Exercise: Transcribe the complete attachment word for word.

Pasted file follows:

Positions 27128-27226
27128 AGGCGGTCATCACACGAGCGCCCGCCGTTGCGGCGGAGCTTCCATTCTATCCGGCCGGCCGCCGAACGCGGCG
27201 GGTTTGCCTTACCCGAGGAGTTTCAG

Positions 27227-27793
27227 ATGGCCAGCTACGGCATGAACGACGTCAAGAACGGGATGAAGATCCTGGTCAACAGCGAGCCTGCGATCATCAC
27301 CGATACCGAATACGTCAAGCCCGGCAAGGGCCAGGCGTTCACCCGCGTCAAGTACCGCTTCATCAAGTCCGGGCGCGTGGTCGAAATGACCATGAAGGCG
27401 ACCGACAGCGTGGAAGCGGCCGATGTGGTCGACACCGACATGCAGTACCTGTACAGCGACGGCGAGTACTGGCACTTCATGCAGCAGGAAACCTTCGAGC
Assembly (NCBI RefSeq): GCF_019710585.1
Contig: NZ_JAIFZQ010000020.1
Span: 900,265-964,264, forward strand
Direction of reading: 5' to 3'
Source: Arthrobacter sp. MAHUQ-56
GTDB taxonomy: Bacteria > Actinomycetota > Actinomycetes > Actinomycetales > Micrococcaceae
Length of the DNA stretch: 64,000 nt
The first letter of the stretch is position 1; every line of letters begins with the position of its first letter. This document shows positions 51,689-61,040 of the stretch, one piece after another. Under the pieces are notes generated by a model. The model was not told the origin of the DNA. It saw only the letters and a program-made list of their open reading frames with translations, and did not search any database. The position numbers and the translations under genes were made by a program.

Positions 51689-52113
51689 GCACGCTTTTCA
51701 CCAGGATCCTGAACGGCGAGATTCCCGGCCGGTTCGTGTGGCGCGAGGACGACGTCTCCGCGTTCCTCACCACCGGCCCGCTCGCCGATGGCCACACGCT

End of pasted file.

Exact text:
Positions 27128-27226
27128 AGGCGGTCATCACACGAGCGCCCGCCGTTGCGGCGGAGCTTCCATTCTATCCGGCCGGCCGCCGAACGCGGCG
27201 GGTTTGCCTTACCCGAGGAGTTTCAG

Positions 27227-27793
27227 ATGGCCAGCTACGGCATGAACGACGTCAAGAACGGGATGAAGATCCTGGTCAACAGCGAGCCTGCGATCATCAC
27301 CGATACCGAATACGTCAAGCCCGGCAAGGGCCAGGCGTTCACCCGCGTCAAGTACCGCTTCATCAAGTCCGGGCGCGTGGTCGAAATGACCATGAAGGCG
27401 ACCGACAGCGTGGAAGCGGCCGATGTGGTCGACACCGACATGCAGTACCTGTACAGCGACGGCGAGTACTGGCACTTCATGCAGCAGGAAACCTTCGAGC
Assembly (NCBI RefSeq): GCF_019710585.1
Contig: NZ_JAIFZQ010000020.1
Span: 900,265-964,264, forward strand
Direction of reading: 5' to 3'
Source: Arthrobacter sp. MAHUQ-56
GTDB taxonomy: Bacteria > Actinomycetota > Actinomycetes > Actinomycetales > Micrococcaceae
Length of the DNA stretch: 64,000 nt
The first letter of the stretch is position 1; every line of letters begins with the position of its first letter. This document shows positions 51,689-61,040 of the stretch, one piece after another. Under the pieces are notes generated by a model. The model was not told the origin of the DNA. It saw only the letters and a program-made list of their open reading frames with translations, and did not search any database. The position numbers and the translations under genes were made by a program.

Positions 51689-52113
51689 GCACGCTTTTCA
51701 CCAGGATCCTGAACGGCGAGATTCCCGGCCGGTTCGTGTGGCGCGAGGACGACGTCTCCGCGTTCCTCACCACCGGCCCGCTCGCCGATGGCCACACGCT